Chapter 13: Meal Frequency and Meal Patterning

In the last chapter, I looked in a great deal of detail at concepts related to setting up what I consider an optimal diet. This included a look at general dieting concepts along with information about setting protein, fat, carbohydrate and sodium/potassium intake. I also looked at fluid intake and artificial sweeteners.

Having set up a diet, there are additional issues that need to be addressed such as meal frequency and overall meal patterning (on a given day) and calorie distribution (over the course of the week). I’ll look at each in some detail including some relatively “new” approaches that may be superior under some conditions. Finally I’ll end this chapter by looking at a question that most may have never considered.

Meal Frequency: Myths and Misconceptions

The first topic I want to discuss in this chapter is meal frequency, how many times someone eats in a day. This is yet another area where there is a number of myths and misconceptions and where many old ideas about what must be done for health or fat loss turn out to be generally incorrect. The general idea is that a high meal frequency (typically 6 times per day depending on where you look) has enormous metabolic and other benefits and that you must eat this frequently for optimal health and fat loss.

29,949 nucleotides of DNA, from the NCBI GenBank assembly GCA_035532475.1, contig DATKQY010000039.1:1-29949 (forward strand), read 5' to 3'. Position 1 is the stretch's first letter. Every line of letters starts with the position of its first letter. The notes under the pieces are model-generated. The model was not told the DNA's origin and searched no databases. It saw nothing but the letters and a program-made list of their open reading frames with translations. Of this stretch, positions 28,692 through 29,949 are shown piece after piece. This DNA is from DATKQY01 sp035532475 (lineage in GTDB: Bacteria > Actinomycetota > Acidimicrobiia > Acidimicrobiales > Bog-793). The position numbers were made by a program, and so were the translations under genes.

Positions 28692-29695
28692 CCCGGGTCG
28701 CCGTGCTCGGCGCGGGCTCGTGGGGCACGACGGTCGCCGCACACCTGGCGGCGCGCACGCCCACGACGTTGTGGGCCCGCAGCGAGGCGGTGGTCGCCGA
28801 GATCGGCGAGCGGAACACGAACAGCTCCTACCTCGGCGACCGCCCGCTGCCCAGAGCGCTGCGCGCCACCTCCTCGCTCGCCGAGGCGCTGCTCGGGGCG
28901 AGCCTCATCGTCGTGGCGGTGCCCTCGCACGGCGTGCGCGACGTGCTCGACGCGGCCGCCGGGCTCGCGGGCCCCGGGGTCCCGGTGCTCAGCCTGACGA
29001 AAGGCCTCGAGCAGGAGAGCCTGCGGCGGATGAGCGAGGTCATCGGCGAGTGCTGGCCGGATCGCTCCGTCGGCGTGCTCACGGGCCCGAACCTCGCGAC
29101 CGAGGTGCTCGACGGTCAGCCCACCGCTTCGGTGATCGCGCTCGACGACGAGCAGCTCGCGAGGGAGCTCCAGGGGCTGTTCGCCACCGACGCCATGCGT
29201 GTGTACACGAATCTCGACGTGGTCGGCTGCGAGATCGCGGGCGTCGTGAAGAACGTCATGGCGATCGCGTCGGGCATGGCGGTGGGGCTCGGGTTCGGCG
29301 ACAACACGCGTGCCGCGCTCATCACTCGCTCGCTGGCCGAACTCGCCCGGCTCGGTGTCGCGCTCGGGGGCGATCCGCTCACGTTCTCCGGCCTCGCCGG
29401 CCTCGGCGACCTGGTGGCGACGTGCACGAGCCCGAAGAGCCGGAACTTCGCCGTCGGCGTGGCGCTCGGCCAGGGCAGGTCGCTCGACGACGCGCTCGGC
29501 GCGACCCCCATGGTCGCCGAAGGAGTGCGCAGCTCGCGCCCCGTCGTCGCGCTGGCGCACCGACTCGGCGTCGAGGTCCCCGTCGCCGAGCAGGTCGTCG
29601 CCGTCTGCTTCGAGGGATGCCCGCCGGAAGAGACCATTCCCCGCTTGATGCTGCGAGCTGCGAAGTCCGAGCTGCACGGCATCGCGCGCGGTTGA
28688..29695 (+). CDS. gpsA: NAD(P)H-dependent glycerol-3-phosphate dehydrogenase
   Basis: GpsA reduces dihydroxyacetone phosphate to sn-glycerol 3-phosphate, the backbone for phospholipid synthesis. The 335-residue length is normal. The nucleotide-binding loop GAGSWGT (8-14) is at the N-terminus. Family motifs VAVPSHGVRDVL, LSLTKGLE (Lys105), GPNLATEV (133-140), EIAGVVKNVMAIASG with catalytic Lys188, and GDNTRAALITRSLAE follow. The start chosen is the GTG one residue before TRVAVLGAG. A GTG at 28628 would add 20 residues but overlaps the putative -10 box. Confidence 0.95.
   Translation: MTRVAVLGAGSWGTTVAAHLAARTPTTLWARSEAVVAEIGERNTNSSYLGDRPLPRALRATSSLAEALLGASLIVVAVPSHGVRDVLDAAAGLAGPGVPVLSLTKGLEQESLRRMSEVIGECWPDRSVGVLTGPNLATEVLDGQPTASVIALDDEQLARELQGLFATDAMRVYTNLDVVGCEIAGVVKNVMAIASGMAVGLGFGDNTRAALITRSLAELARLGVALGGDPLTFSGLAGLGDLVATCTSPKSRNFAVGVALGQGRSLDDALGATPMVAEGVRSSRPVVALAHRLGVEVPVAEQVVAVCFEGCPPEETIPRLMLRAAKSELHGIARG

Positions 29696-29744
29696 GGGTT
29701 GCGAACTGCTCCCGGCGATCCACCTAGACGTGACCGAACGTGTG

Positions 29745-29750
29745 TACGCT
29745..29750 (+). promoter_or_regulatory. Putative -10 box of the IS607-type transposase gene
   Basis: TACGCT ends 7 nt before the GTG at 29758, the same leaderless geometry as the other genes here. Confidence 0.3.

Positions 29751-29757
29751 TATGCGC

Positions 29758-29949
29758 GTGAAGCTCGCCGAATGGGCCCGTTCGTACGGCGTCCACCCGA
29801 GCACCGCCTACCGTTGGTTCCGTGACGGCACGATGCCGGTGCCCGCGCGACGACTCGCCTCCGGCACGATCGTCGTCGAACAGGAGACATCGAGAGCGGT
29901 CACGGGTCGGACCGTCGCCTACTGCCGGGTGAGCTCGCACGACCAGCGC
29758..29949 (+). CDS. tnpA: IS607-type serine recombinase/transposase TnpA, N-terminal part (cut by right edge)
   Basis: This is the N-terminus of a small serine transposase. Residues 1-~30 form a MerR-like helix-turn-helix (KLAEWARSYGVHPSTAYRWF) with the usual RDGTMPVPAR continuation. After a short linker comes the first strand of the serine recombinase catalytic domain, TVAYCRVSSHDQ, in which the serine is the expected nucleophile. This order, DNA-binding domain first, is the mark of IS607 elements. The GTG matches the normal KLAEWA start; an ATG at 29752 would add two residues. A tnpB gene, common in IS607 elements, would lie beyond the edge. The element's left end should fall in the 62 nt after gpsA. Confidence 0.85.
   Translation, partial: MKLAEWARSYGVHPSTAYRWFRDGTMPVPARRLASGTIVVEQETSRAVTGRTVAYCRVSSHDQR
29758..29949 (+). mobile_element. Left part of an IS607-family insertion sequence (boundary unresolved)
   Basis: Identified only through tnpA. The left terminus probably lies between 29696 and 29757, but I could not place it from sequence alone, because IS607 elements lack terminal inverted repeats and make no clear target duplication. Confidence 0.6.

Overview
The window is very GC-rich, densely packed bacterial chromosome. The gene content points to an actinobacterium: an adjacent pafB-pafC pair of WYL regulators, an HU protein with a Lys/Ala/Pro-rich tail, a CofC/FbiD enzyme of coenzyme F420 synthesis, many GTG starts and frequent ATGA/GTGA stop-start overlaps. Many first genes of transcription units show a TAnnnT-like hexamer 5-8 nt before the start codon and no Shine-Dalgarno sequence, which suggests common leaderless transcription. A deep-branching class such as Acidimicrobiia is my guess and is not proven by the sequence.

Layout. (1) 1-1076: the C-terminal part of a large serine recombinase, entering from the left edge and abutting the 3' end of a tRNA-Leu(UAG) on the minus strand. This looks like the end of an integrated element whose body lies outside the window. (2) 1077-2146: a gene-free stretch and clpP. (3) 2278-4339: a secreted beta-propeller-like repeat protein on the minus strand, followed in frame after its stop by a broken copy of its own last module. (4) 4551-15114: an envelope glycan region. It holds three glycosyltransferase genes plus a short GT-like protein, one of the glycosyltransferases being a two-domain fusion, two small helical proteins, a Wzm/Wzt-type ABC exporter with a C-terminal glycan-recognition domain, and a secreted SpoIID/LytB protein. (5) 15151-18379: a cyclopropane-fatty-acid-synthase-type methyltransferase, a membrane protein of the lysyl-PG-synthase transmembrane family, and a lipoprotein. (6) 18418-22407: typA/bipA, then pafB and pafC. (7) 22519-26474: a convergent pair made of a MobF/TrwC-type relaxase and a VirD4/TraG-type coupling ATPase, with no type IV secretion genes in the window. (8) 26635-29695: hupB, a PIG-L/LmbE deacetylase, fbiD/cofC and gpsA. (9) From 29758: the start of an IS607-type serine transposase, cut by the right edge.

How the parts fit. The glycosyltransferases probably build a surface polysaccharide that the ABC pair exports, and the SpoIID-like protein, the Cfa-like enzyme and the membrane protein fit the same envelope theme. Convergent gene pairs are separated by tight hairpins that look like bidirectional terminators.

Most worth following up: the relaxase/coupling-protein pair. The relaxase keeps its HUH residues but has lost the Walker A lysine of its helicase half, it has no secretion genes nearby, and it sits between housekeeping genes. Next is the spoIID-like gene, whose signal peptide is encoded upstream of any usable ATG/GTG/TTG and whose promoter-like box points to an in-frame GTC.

The 3500 Calorie Rule

While I have written previously about how many of people’s ideas about energy balance are incorrect, this may be a little bit tidier look at it.  More to the point, this is the version that I have written for the still being edited book on women’s physiology, training and fat loss.  It could honestly go in any one of my books (and will be seen again in at least one more project to be sure).   Basically, there’s a lot of nonsense floating around about this particular topic.  And that topic is one of the oldest “rules” of weight/fat loss in existence.


The 3500 Calorie Rule

I’m fairly certain that almost all readers of this book are familiar with the old rule that 3,500 calories equals one pound of bodyweight. Which leads to very simple mathematical approaches to weight loss via the energy balance equation. Presumably the simple act of decreasing food intake by 500 calories/day, or increasing energy expenditure by 500 calories/day, should result in exactly one pound of weight loss/week.